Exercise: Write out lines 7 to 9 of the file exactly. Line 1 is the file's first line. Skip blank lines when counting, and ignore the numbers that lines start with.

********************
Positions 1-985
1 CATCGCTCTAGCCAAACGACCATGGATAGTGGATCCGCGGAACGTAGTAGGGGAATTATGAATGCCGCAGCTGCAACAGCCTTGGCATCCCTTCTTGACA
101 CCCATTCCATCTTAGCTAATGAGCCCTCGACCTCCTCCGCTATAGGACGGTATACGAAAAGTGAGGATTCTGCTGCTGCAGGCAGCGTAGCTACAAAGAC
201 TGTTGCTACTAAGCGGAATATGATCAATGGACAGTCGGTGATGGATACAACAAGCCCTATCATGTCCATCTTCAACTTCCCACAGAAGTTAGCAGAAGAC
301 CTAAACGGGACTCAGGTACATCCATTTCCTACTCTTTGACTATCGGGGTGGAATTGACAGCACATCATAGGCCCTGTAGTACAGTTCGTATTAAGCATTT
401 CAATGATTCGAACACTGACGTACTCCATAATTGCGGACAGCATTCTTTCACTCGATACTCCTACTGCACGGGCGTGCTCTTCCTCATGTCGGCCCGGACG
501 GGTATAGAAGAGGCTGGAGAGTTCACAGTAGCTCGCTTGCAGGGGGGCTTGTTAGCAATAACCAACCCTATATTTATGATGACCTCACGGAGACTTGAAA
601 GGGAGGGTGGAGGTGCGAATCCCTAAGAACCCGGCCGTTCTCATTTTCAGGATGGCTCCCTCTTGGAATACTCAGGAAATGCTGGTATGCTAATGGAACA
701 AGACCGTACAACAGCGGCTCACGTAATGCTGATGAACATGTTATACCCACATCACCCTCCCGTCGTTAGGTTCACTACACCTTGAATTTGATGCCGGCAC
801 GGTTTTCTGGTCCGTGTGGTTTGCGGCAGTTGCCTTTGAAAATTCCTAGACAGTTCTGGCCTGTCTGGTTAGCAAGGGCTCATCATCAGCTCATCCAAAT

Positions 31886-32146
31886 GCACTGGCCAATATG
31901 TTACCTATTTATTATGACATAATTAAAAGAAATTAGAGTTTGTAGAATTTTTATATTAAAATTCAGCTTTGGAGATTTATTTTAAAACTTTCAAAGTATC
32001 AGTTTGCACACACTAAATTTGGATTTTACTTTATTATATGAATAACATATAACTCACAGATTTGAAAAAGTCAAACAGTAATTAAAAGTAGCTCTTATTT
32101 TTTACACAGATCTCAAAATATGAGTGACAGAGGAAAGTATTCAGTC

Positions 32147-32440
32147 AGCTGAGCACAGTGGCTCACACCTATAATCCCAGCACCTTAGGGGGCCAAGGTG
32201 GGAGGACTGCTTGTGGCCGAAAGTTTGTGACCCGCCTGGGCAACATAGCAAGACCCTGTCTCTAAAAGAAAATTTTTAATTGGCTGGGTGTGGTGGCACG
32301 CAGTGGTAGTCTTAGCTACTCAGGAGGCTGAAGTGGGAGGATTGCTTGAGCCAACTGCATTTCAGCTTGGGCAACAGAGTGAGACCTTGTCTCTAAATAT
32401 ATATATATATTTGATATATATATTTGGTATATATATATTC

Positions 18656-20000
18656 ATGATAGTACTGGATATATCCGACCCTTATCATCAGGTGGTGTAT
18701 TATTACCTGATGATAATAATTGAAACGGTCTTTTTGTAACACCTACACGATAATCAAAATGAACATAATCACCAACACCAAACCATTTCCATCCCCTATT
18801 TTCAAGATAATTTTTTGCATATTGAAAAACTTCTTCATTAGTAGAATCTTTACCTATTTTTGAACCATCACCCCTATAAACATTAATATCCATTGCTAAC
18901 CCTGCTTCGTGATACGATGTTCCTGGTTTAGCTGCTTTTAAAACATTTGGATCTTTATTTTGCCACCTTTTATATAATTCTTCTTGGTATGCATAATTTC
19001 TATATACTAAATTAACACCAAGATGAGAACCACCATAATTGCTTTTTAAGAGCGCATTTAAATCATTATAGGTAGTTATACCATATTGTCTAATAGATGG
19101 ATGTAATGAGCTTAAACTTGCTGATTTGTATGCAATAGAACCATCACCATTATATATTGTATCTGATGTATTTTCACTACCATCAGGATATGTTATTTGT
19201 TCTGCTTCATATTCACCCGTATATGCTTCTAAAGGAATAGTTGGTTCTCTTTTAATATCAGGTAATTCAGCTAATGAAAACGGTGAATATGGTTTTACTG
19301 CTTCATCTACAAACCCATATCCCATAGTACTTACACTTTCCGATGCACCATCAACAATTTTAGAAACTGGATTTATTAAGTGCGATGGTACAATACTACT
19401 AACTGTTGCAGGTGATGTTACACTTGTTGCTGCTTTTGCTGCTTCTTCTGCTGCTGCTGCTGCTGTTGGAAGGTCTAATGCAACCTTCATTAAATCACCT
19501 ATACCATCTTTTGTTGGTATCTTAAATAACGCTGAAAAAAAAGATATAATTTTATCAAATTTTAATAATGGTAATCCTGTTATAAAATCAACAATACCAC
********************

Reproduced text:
501 GGTATAGAAGAGGCTGGAGAGTTCACAGTAGCTCGCTTGCAGGGGGGCTTGTTAGCAATAACCAACCCTATATTTATGATGACCTCACGGAGACTTGAAA
601 GGGAGGGTGGAGGTGCGAATCCCTAAGAACCCGGCCGTTCTCATTTTCAGGATGGCTCCCTCTTGGAATACTCAGGAAATGCTGGTATGCTAATGGAACA
701 AGACCGTACAACAGCGGCTCACGTAATGCTGATGAACATGTTATACCCACATCACCCTCCCGTCGTTAGGTTCACTACACCTTGAATTTGATGCCGGCAC